"Who wants pie?" she asked.
No one made a sound. Not.one.person. Faces blanched, mouths went dry. Nobody made eye contact. Grandma waited expectantly. How to refuse? How to escape?
Remember that part about me being eight years old at the time? Well, when I looked at that horrible pie I saw my grandma's feelings and I just knew I had to have another piece. If that leftover pie were left uneaten my grandma's bruised feelings would weigh on me the rest of my life. I bravely spoke up.
"I'd like another piece of pie, please."
I still remember my parents looking at me with shock, horror, and eyes like saucers as I was passed a large piece of pie. I nobly swallowed every bite of it, believing I was some sort of Joan of Arc being led heroically to a saccharin-induced death, and inwardly sainted myself.
Eating that pie is kind of like buying school supplies. It's supposed to be wonderful, but it's just not. And when you have to go twice, it's like eating another piece of horrible pie. Don't get me wrong: I see those school supply bins show up at Wal-Mart and it's like my world is painted anew. Dreams are resurrected and dead hopes become rekindled with merit and potential simply on account of restocking our markers and glue sticks. It's a powerful thing.
Armed with a list, I took the girls to buy school supplies today. Half-Pint suddenly became a wild banshee, carrying on like she'd just downed a tub of Cool Whip and needed to NURSERIGHTNOW in order to calm down again. Meanwhile, Freckles and Scout started seizing every item they could load their tiny arms with. Binders, quarts of Germ-X, graphing paper, and calculators that cost more than we spend on groceries in a month. Then they started standing in the way of every single other patron of the store. I could feel my own tension rising. I was about to become That Mom in Wal-Mart. I swallowed my frustration as I saw the same look in every mother's face who was maneuvering the school supply aisles. I was not alone. At some point during the mayhem, my mother called me. Talk about audacity.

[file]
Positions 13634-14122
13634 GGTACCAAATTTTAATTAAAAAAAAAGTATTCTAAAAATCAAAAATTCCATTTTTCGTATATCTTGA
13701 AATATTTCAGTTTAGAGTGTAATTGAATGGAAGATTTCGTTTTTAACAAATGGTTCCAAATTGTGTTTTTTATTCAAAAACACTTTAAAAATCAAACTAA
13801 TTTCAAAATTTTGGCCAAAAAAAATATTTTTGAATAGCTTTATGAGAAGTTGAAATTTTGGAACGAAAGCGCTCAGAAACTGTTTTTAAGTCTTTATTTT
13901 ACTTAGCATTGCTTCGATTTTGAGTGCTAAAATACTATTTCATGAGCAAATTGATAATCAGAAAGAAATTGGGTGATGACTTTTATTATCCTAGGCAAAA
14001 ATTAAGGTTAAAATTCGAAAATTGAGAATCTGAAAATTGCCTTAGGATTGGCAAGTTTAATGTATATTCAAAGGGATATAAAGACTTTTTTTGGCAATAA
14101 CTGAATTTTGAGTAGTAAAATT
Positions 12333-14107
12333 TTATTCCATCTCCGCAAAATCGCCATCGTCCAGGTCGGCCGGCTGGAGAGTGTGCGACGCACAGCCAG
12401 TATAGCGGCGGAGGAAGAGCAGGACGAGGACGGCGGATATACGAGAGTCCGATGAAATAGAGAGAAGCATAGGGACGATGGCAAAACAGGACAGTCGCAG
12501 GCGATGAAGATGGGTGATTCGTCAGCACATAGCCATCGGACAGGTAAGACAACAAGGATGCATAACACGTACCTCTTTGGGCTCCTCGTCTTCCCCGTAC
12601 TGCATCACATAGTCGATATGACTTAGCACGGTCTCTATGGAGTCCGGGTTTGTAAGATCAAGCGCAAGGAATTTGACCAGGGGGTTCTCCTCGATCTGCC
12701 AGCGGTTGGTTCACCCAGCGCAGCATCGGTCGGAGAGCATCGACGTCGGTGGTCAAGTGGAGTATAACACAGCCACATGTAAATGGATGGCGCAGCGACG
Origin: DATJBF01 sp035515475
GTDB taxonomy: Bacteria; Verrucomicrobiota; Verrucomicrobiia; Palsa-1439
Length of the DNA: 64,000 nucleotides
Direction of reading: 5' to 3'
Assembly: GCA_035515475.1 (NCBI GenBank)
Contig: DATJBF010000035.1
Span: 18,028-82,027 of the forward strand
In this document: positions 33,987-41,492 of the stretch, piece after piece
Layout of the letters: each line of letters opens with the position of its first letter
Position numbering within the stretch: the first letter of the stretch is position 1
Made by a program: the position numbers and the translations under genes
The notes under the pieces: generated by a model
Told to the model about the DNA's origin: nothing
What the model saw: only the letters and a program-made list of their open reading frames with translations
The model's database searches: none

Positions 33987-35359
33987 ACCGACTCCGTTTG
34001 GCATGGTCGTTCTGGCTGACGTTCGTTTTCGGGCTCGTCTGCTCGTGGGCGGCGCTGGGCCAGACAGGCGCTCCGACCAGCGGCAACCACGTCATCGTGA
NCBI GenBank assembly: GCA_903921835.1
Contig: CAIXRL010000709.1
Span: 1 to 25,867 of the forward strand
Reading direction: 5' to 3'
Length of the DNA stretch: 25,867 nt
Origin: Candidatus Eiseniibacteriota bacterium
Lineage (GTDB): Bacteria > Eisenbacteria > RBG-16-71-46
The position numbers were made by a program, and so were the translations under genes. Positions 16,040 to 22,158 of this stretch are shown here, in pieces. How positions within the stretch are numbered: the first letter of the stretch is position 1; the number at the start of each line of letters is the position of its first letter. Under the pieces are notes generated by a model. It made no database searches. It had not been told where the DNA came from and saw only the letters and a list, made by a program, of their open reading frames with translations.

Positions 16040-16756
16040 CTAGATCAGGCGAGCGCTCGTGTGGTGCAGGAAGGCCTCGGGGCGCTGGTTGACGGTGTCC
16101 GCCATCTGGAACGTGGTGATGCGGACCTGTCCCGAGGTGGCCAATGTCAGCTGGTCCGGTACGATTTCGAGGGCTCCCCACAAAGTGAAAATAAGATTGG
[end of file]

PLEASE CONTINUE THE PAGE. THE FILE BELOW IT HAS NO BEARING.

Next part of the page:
"Hey, Mom. Talk fast. We're in Wal-Mart and losing our minds. What's up?"
As a reward for
We splurged by buying a box of cereal, and my kids became shrieking blobs of happy hysteria over Cheerios.
A True, Sad Story: we stopped buying cereal awhile back. First, because it costs like eight million dollars a box. Secondly, I started observing more closely how nutrition in particular was affecting Scout's attitudes and behaviors, and with cereal for breakfast, it meant she was basically eating a bowl of bankrupt first thing in the morning. So we eliminated it cold turkey. As a result, breakfast has become an all new Event at our house, which now takes about 45 minutes every day.
That being said, if you eat cereal: more power to you. Cereal is one of my favorite foods. I miss it. And we're far enough removed from it that just stepping foot past the boxes of Raisin Bran elicited clamoring that rivals Christmas morning when the girls each get a pack of new underwear that they don't have to split.
It confirmed to me how I like this idea of keeping my children's expectations of life low. You're rarely disappointed and can embrace a simple life with enthusiasm. When Cheerios become a luxury, you can only go up.
Anyway, we got home, and while the girls spread out five gazillion cap erasers on the living room floor, Lumberjack asked how the shopping trip was. I paused.
"Well, I love brand-new school supplies. But the process of obtaining them is like walking to the pit of Hell and back."
AT WHICH POINT I remembered that I'd told my mother I would take care of picking up her school supplies while she is out of town so that she may still take advantage of the 10% rebate Wal-Mart is offering to teachers this week.
"Looks like I'll be walking back to Hell tomorrow morning."
May take a piece of saccharin pie to eat on the way.